Semiconductors are the fundamental components of modern electronic goods. Cleanliness is crucial inside of a semiconductor fabrication facility, considering the scale of the working surfaces (nanometers). Contaminants of all types can result in defects, leading manufacturers to implement extremely strict and precise production control procedures with high reproducibility, especially during one the most important production steps: wafer surface treatment with etching and cleaning baths for impurity removal and surface texturing. This article highlights the benefits for semiconductor manufacturers to implement near-infrared spectroscopy (NIRS) in wafer pretreatment processes for real-time analysis, 100% traceability, optimal product safety, and maximum wafer carrier throughput.
Equipping semicon wet benches with a 2060 The NIR Analyzer
In a semiconductor fabrication facility, a typical wet bench unit consists of several individual baths with specific purposes (i.e., chemical etching, cleaning, and rinsing). For these tasks, each process line requires different acid or base mixtures or various organic components. Figure 1 illustrates the typical setup of a wet bench with one of several available configurations for the 2060 The NIR Analyzer from Metrohm Process Analytics.
This example includes the etching bath HF Dip (hydrofluoric acid with a certain concentration level which is based on a specific etching rate), SC1 (standard clean treatment consisting of ammonium hydroxide and hydrogen peroxide in water), SC2 (standard clean treatment consisting of hydrochloric acid and hydrogen peroxide in water), HotPhos (phosphoric acid in water), and others (rinsing steps which are not monitored with NIRS).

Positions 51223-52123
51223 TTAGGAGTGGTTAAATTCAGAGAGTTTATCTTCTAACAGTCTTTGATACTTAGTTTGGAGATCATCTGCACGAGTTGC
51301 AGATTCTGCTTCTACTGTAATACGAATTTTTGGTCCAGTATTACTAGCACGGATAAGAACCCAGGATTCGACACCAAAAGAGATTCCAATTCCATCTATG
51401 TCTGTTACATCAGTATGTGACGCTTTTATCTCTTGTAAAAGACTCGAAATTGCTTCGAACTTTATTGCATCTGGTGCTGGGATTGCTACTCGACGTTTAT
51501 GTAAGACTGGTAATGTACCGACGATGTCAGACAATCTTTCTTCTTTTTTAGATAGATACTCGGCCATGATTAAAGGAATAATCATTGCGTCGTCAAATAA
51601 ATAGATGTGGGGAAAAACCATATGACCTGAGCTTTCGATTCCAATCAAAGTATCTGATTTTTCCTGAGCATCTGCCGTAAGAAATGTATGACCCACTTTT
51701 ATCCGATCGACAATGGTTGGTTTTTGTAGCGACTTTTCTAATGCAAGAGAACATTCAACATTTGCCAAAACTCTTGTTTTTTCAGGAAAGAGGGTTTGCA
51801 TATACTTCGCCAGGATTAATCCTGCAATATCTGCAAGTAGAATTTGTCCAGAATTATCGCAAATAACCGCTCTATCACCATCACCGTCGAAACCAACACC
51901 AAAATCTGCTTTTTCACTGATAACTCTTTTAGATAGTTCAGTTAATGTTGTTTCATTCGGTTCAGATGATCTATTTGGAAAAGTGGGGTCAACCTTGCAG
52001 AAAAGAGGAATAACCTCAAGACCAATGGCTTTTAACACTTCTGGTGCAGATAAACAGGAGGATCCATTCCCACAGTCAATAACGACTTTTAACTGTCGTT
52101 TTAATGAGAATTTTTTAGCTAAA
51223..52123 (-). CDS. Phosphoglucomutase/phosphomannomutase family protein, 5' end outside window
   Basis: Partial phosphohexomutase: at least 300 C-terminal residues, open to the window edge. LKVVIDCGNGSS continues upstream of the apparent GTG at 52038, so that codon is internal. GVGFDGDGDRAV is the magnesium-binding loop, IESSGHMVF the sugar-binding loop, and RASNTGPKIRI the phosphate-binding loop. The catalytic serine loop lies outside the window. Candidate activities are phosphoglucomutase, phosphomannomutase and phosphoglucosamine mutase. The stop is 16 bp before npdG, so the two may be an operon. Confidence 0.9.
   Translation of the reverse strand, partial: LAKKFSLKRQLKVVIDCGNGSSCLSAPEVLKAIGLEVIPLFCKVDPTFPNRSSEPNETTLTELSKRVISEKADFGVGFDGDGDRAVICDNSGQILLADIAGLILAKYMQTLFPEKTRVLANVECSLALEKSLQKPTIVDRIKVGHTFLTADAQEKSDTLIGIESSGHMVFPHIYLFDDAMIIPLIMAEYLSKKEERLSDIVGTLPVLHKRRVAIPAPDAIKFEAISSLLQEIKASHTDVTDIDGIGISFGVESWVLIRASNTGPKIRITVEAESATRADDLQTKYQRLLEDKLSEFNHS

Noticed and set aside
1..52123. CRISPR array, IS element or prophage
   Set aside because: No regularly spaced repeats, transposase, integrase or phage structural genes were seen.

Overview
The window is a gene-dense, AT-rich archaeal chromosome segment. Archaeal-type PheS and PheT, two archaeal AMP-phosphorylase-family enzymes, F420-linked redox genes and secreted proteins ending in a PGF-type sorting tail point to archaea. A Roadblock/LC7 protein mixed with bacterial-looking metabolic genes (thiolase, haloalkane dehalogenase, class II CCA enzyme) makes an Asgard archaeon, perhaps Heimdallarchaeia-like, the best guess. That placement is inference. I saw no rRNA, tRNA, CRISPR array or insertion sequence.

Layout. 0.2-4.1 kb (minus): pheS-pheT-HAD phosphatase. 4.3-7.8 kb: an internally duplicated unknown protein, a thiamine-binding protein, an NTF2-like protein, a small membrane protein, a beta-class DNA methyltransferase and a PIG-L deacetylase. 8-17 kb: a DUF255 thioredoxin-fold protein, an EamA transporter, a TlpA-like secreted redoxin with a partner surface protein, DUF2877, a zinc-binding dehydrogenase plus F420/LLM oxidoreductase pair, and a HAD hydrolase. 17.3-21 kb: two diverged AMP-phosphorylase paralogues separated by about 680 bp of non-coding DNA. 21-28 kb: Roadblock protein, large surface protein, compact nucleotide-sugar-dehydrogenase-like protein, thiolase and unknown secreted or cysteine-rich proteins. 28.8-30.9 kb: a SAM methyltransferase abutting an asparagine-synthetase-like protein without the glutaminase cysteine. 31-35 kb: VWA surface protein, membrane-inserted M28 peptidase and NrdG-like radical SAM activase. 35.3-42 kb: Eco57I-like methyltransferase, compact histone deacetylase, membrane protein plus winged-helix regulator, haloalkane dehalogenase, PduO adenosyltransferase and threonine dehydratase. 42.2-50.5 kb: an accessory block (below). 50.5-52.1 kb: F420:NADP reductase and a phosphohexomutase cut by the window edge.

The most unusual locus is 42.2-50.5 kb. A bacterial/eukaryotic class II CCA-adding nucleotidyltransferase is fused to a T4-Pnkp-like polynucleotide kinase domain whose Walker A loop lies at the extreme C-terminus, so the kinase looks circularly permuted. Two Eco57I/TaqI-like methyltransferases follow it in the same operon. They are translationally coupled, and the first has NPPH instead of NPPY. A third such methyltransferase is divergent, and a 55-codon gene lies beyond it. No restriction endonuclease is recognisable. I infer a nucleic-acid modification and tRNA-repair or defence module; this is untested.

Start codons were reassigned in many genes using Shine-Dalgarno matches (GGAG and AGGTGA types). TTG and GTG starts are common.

Chemicals are circulated using pumps with some integrated filters that aim to prevent the semicon wafers from contamination. The wafer carrier is dipped into each bath for a certain amount of time, dependent on the concentration of chemicals. As the carrier holds many highly valuable wafers, exact knowledge of the process conditions at any time is crucial. Real-time process monitoring is performed by using clamp-on flow cell sensors which are implemented into the circulation line of each bath (Figure 1).
The results of this real-time monitoring are available within a Process Control System (PCS) for fast intervention and controlling if any measured parameters fall out of specification.
Inside of a wet bench, a sensor is attached to each of the process lines (Figure 2). This clamp-on flow cell was designed and customized together with our partners from the semiconductor industry. Some of the major benefits for users are listed below:
- completely contactless and non-invasive, preventing contamination and downtime
- plug and play: easy to implement and no need to modify existing installations
- adaptable to the main process line for easy measurements
- PTFE material and purging option for optics and light fibers, preventing corrosion
The sensors are attached to the 2060 The NIR Analyzer – the centerpiece and intelligent evaluation unit – which provides a fast, reliable measuring technique that can analyze all relevant quality parameters within seconds. This high-tech process analyzer is ideal for monitoring wet bench bath composition: